This article surveys some examples of the ways past societies have responded to environmental stressors such as famine, war, and pandemic. We show that people in the past did think about system recovery, but only on a sectoral scale. They did perceive challenges and respond appropriately, but within cultural constraints and resource limitations. Risk mitigation was generally limited in scope, localized, and again determined by cultural logic that may not necessarily have been aware of more than symptoms, rather than actual causes. We also show that risk-managing and risk-mitigating arrangements often favored the vested interests of elites rather than the population more widely, an issue policy makers today still face.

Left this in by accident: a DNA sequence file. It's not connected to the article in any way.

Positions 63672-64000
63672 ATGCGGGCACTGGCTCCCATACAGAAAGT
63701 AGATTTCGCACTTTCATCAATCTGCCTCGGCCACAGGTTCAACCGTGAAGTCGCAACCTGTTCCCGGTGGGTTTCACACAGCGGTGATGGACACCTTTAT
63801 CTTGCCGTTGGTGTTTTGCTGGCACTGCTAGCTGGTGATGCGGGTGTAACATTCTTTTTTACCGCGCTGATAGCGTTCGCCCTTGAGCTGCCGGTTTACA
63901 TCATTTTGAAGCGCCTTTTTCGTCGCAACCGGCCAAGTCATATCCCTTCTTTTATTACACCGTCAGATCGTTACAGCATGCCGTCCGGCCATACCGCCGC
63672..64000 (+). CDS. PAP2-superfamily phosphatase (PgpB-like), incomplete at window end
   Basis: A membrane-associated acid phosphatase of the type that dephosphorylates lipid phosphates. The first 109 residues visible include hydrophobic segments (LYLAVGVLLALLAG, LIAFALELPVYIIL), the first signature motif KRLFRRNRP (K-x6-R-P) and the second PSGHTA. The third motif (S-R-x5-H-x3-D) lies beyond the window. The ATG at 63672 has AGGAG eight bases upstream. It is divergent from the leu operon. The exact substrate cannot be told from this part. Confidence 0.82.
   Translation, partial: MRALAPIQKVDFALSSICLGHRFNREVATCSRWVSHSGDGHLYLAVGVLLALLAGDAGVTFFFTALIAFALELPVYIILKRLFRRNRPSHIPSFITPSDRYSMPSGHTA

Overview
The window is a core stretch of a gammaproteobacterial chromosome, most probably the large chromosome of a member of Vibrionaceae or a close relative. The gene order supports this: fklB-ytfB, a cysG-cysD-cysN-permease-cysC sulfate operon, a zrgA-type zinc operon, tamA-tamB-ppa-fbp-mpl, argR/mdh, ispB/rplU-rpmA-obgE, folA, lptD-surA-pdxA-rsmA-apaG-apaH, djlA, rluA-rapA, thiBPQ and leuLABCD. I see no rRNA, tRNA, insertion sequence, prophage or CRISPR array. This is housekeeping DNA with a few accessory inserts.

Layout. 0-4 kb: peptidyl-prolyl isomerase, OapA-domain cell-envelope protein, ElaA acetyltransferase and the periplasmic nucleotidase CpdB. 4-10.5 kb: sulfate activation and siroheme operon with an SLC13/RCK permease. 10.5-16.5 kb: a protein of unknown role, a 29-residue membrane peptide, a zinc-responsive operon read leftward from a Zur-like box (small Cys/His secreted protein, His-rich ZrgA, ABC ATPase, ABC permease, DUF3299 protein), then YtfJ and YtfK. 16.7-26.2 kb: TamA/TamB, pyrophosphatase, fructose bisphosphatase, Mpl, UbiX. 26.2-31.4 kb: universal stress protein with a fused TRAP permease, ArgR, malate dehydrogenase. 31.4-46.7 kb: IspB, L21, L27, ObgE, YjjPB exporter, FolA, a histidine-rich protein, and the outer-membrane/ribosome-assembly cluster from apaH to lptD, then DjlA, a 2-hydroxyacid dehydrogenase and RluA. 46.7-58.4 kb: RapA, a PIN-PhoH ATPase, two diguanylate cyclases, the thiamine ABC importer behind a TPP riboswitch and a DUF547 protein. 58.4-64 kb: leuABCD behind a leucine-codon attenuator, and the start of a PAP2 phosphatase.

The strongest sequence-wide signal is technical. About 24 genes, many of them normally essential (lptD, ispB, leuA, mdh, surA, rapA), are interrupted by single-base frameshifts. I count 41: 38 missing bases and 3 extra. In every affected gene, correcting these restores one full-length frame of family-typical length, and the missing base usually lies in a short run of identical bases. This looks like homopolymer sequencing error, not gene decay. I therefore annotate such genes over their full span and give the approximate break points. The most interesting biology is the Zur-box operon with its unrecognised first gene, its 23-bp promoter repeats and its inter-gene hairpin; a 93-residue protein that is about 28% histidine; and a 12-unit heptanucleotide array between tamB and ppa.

Bibliographical noteFunding Information:
This work was supported by funding received from the NSF DBI 1639145.
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- Complex historical societies
- Environmental stress
- Existential risk
- Government responses
- Risk mitigation
- System recovery